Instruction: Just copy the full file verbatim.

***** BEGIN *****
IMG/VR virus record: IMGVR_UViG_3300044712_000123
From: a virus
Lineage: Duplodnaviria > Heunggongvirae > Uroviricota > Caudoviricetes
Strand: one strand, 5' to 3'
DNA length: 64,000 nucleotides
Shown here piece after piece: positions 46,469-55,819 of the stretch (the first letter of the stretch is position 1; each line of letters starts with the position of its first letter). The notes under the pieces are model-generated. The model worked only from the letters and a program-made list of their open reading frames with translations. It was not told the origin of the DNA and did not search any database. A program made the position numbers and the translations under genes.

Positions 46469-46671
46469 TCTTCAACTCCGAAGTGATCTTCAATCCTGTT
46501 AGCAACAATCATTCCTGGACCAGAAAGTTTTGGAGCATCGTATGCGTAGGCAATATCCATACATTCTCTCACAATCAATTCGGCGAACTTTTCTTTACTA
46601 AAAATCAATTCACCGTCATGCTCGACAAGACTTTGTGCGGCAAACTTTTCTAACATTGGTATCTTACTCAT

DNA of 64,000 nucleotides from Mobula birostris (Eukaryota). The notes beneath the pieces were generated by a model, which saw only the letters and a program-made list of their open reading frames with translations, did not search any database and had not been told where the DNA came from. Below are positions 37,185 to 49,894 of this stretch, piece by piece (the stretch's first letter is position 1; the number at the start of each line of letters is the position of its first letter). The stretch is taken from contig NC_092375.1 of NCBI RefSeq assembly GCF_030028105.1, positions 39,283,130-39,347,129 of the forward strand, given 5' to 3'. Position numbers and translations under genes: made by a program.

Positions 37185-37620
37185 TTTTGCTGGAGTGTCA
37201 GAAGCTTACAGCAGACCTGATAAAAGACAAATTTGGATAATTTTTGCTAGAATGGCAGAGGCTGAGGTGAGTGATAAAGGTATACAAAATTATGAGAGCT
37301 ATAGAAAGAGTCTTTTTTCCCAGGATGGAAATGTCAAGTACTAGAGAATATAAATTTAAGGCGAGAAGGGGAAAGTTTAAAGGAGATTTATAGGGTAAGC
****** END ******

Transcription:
IMG/VR virus record: IMGVR_UViG_3300044712_000123
From: a virus
Lineage: Duplodnaviria > Heunggongvirae > Uroviricota > Caudoviricetes
Strand: one strand, 5' to 3'
DNA length: 64,000 nucleotides
Shown here piece after piece: positions 46,469-55,819 of the stretch (the first letter of the stretch is position 1; each line of letters starts with the position of its first letter). The notes under the pieces are model-generated. The model worked only from the letters and a program-made list of their open reading frames with translations. It was not told the origin of the DNA and did not search any database. A program made the position numbers and the translations under genes.

Positions 46469-46671
46469 TCTTCAACTCCGAAGTGATCTTCAATCCTGTT
46501 AGCAACAATCATTCCTGGACCAGAAAGTTTTGGAGCATCGTATGCGTAGGCAATATCCATACATTCTCTCACAATCAATTCGGCGAACTTTTCTTTACTA
46601 AAAATCAATTCACCGTCATGCTCGACAAGACTTTGTGCGGCAAACTTTTCTAACATTGGTATCTTACTCAT

DNA of 64,000 nucleotides from Mobula birostris (Eukaryota). The notes beneath the pieces were generated by a model, which saw only the letters and a program-made list of their open reading frames with translations, did not search any database and had not been told where the DNA came from. Below are positions 37,185 to 49,894 of this stretch, piece by piece (the stretch's first letter is position 1; the number at the start of each line of letters is the position of its first letter). The stretch is taken from contig NC_092375.1 of NCBI RefSeq assembly GCF_030028105.1, positions 39,283,130-39,347,129 of the forward strand, given 5' to 3'. Position numbers and translations under genes: made by a program.

Positions 37185-37620
37185 TTTTGCTGGAGTGTCA
37201 GAAGCTTACAGCAGACCTGATAAAAGACAAATTTGGATAATTTTTGCTAGAATGGCAGAGGCTGAGGTGAGTGATAAAGGTATACAAAATTATGAGAGCT
37301 ATAGAAAGAGTCTTTTTTCCCAGGATGGAAATGTCAAGTACTAGAGAATATAAATTTAAGGCGAGAAGGGGAAAGTTTAAAGGAGATTTATAGGGTAAGC